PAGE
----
• And, ten, life is a vapor, faster than a weaver’s shuttle, requiring one to live every moment’s anticipation of the future governed by a careful “if the Lord wills” (James 4:13-15; Job 7:6).

These lessons and more I have learned and continue to learn as I live one more day cancer free to the praise of His glorious grace.

A Cancer Reality Check

I Married Up

Yesterday Nancy and I spent the morning at the hospital. She was scheduled to have her chemo ports removed.

Early on in what normally is a fairly routine, simple procedure, the doctor discovered that the catheter of the port placed in her abdomen had gotten dislodged somehow. That meant he had to scramble to put some new equipment together so he could go laproscopic for its retrieval. That meant general vs. local anesthetic as well. No big deal except . . .

The doctor asked to see me following the procedure. While scoping for the catheter, he took a quick look around the region. He discovered visible signs of cancer on her diaphragm and at least one other place. He didn’t look everywhere, so we don’t know as of yet how pervasive a threat exists. That was not the purpose of the procedure and he was already overtime for getting to his other cases. He took pictures and even showed them to me. So apparently my previous post regarding her progress was premature.

But I was puzzled. We had acted positively of late based upon the last two blood tests checking her CA-125 levels, which proved to be well in range. I asked him about that. He used the word “meaningless” to describe that test’s significance at this point in the recurrence process. Imagine my shock. Neither Nancy or I ever got that memo. She had started to back off on aspects of her natural protocol thinking she was out of the woods. She is not. He took biopsies in several places to confirm the diagnosis, but I could read it in his eyes and hear it in his voice. He has no doubt. Cancer has grown from microscopic to visible in her body in the last eight months.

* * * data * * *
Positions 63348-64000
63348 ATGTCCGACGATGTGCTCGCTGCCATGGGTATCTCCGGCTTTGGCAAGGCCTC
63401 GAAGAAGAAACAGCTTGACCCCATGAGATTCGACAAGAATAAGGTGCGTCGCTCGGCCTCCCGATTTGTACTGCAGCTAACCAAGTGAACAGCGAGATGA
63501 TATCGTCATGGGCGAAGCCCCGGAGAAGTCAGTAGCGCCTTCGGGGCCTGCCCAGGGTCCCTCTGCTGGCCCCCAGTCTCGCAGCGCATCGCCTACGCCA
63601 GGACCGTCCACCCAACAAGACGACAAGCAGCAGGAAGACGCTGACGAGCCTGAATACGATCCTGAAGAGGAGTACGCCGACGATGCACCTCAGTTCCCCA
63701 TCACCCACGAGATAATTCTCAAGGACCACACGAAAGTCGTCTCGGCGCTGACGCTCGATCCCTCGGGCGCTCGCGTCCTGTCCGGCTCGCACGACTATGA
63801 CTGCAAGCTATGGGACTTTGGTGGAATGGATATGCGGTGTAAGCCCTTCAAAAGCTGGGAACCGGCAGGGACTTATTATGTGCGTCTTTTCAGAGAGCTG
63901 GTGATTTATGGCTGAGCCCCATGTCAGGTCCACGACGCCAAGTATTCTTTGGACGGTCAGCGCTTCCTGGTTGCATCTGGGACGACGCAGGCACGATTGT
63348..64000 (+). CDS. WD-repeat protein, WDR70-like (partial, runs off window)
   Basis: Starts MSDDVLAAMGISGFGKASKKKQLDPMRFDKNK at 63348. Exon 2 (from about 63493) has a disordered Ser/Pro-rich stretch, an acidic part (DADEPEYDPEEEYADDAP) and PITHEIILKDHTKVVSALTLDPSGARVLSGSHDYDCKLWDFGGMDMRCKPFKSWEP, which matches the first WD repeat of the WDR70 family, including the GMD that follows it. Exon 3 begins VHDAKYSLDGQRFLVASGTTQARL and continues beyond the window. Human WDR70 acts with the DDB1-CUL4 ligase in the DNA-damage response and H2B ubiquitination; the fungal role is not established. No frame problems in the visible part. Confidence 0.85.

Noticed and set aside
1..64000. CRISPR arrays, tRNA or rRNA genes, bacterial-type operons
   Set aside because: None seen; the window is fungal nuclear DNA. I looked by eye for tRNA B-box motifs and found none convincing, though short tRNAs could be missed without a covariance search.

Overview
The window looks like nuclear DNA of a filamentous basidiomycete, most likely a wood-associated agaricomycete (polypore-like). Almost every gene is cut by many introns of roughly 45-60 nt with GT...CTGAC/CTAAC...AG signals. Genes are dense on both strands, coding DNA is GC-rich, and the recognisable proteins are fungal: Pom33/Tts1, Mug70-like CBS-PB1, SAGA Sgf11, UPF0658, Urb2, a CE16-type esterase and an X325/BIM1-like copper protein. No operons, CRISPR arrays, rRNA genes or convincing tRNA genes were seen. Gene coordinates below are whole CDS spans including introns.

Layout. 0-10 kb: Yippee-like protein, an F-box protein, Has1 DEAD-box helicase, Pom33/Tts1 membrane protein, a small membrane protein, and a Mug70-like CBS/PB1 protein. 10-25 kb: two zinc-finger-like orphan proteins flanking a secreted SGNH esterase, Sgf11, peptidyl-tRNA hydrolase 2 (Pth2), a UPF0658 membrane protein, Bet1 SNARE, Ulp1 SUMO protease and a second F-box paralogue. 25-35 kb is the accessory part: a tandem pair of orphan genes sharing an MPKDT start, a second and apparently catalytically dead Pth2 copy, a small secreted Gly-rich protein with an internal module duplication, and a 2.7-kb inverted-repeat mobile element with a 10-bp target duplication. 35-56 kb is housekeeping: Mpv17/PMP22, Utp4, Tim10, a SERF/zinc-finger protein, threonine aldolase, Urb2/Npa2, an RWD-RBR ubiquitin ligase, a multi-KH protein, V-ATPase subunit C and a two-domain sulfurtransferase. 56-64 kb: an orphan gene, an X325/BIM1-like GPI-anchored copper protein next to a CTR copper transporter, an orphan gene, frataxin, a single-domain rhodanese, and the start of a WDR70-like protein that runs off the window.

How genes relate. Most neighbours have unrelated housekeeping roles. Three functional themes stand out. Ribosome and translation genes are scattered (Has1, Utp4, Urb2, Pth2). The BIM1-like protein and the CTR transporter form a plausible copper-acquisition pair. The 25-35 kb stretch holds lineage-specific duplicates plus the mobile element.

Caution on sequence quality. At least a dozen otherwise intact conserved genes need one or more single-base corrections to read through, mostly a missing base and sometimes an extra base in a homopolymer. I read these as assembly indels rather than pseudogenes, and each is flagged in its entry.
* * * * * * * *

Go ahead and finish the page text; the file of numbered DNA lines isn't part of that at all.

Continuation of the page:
Where does that leave us? Nancy has resumed an all-in campaign for morning, noon, and night therapy of the natural kind to battle her cancer. I’m afraid that means she will not be returning anytime soon to a more mainstream pastor’s wife life or to her part-time work out of the house with her supplement customers. Her full-time job for now remains to get well.

We are investigating additional natural methods which have come to our attention. As always, we covet your prayers for healing and the grace to fight the good fight with the joy of the Lord as our strength.

Take That Ovarian Cancer